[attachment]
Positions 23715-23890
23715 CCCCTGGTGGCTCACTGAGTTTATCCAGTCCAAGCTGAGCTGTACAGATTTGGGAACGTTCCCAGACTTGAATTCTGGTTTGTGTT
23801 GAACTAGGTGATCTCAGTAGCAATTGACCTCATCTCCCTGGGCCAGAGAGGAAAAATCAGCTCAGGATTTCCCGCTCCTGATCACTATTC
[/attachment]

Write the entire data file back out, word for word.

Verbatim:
Positions 23715-23890
23715 CCCCTGGTGGCTCACTGAGTTTATCCAGTCCAAGCTGAGCTGTACAGATTTGGGAACGTTCCCAGACTTGAATTCTGGTTTGTGTT
23801 GAACTAGGTGATCTCAGTAGCAATTGACCTCATCTCCCTGGGCCAGAGAGGAAAAATCAGCTCAGGATTTCCCGCTCCTGATCACTATTC